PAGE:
Scour the media and you’ll find bits and pieces that hint at this bumpy chapter. Aside from Howdy’s sometimes admittedly blunt approach, there was also the issue of succession. It was a difficult and delicate task to navigate just when and to whom the baton would be passed from Howdy’s aging father—a challenge the company had never faced in its four-generation history. In the case of Howdy’s dad, the succession had been unambiguous: He had been abruptly handed the reins at just 23 when his own father had died in an accident at the factory. But with Howdy’s generation, there were several potential successors, including a brother who, unlike Howdy, had been a longtime fixture at the Chelsea offices. Being a privately held company, few outside the family know exactly what happened. But Howdy’s brother ended up leaving Jiffy to become an airline pilot, Howdy stayed on at the company to continue reorganization, and Howard Holmes, Sr.—who never really officially retired—took a less active role. In 1995, Howdy became the new president and CEO of Chelsea Milling.

If there was any takeway from the internal turmoil during that time, it was that Howdy emerged from it all with a deep understanding of just how difficult it is to run a family company. In the business world, he’s even become a sort of guru, often speaking at family business conferences about issues like the pitfalls of succession. “Business is easy; people are complicated,” he says, smiling. It’s another of Howdy’s favorite wry but zen-like mantras—one he often repeats, as though it were a go-to vehicle for simultaneously imparting wisdom and deflecting questions.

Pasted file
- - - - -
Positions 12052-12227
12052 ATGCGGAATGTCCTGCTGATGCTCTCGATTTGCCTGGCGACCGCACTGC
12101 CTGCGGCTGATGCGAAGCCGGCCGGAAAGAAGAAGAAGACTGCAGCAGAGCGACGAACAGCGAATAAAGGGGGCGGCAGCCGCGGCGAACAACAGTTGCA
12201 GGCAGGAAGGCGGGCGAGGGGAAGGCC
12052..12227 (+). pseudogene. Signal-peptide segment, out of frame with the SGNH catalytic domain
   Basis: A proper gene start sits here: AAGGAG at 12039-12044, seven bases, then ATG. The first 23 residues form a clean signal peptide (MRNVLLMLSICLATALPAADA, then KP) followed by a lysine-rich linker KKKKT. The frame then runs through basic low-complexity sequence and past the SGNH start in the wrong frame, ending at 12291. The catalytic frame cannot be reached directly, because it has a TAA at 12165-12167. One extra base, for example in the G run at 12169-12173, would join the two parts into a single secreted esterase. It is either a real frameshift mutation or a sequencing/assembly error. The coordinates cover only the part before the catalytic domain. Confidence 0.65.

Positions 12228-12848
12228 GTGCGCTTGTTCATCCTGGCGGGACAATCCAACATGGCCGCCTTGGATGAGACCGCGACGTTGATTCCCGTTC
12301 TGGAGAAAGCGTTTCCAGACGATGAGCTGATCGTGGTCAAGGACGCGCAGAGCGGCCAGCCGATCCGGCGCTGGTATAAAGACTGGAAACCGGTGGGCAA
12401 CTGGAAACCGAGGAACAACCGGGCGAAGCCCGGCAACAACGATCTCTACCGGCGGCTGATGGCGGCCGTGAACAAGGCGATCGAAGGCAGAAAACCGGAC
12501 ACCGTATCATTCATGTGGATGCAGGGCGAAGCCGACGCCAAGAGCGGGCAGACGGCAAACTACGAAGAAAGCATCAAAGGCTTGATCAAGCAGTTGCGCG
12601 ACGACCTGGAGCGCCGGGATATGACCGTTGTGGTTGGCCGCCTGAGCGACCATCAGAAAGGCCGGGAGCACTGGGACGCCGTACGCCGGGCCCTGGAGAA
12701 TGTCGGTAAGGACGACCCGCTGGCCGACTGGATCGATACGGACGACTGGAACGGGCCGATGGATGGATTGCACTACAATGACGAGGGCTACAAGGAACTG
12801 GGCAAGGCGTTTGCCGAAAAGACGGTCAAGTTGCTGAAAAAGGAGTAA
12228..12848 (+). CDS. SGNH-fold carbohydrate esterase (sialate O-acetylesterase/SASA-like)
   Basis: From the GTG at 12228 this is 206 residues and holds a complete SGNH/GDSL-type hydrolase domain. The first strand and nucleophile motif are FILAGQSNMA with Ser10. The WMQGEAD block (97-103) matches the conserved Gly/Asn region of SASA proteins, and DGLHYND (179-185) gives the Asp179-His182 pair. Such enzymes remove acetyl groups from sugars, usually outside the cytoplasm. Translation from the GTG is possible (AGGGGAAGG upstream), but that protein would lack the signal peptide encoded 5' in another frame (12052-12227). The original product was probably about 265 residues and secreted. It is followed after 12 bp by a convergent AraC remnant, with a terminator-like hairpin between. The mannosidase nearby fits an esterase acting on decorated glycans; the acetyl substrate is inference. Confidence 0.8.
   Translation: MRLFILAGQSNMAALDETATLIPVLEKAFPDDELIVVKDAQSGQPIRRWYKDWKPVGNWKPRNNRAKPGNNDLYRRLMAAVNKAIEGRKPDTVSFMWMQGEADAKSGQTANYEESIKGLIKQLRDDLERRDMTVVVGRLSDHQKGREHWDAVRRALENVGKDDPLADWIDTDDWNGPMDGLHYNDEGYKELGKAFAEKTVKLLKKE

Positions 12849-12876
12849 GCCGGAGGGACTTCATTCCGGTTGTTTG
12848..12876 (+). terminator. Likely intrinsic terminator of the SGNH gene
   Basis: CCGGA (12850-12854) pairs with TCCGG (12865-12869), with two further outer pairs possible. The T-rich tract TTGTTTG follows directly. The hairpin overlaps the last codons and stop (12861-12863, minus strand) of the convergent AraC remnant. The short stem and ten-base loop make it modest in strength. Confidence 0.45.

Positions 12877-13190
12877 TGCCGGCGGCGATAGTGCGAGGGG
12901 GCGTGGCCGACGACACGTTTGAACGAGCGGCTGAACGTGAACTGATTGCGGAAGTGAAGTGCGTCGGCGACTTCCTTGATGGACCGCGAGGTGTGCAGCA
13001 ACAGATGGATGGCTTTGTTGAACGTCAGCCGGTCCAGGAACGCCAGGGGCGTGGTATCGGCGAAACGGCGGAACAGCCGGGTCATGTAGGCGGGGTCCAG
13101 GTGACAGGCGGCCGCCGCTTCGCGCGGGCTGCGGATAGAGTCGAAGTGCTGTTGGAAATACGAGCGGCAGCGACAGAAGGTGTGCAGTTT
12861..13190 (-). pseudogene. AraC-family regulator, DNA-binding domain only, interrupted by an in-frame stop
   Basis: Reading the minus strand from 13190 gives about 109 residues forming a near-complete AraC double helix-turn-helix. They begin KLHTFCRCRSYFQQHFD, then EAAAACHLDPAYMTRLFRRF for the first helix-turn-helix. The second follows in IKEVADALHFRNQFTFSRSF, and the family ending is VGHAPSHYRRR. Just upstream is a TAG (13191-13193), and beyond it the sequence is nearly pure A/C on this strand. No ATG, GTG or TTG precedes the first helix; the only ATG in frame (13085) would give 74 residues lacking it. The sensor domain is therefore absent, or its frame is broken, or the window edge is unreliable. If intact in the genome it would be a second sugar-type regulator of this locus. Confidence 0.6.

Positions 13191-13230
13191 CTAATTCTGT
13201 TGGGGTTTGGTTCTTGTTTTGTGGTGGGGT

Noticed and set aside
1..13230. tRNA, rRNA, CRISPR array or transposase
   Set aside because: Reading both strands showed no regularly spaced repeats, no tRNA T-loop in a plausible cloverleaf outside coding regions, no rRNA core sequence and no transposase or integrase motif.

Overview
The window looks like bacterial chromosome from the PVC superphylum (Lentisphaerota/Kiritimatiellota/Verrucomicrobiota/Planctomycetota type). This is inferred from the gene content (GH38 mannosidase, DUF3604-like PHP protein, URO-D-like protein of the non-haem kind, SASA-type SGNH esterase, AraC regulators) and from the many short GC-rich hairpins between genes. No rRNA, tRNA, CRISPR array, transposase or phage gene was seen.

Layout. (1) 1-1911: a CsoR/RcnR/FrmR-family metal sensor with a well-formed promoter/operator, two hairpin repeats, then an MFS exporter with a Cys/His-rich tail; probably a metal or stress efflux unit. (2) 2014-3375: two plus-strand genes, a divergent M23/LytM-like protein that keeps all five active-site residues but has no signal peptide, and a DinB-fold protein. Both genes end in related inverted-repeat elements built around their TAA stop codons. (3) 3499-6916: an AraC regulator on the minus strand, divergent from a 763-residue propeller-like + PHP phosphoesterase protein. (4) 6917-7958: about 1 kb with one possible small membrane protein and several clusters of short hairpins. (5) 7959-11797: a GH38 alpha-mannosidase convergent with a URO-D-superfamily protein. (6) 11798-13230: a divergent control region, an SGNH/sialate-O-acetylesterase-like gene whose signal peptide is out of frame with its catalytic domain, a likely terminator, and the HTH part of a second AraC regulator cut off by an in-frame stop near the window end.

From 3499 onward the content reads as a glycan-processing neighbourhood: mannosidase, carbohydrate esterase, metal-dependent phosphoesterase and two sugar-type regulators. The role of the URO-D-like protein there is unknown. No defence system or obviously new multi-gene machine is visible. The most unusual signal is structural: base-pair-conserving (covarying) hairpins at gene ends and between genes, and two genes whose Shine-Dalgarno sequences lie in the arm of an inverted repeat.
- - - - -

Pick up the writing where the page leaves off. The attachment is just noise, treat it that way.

But the Jiffy that Howdy has helped rebuild over the past 20 years, really does, more than anything, run on carefully tended personal relationships. Like how he says it’s ludicrous for businesses to use automated machines to answer and direct phone calls. “It saves them money, but it just makes people furious,” he says. “Press one for anxiety; press three for depression. It’s just nuts.” That’s why a real human always picks up when you dial Jiffy’s 800 number. In fact, Howdy has been known to return some of the calls himself—from inquiries about Jiffy’s stance on GMOs to one recent customer who wrote to express his disappointment that the company doesn’t use real blueberries in its blueberry muffin mix. “When I call, I think people get kinda freaked out. They’re not used to it,” he says. “But I don’t consider myself a big deal—why shouldn’t I call this person?” Even in the administrative offices, Howdy, ever the fan of the next great idea, likes to make sure people are free to express themselves: the conference room table in the main offices is littered with gag toys, and a pressable “BULLSHIT” button. “Really, we’re just a privately held behavior modification project,” he jokes, “and we sell muffins and cakes on the side.”

Howdy with his father, Howard Holmes, Sr.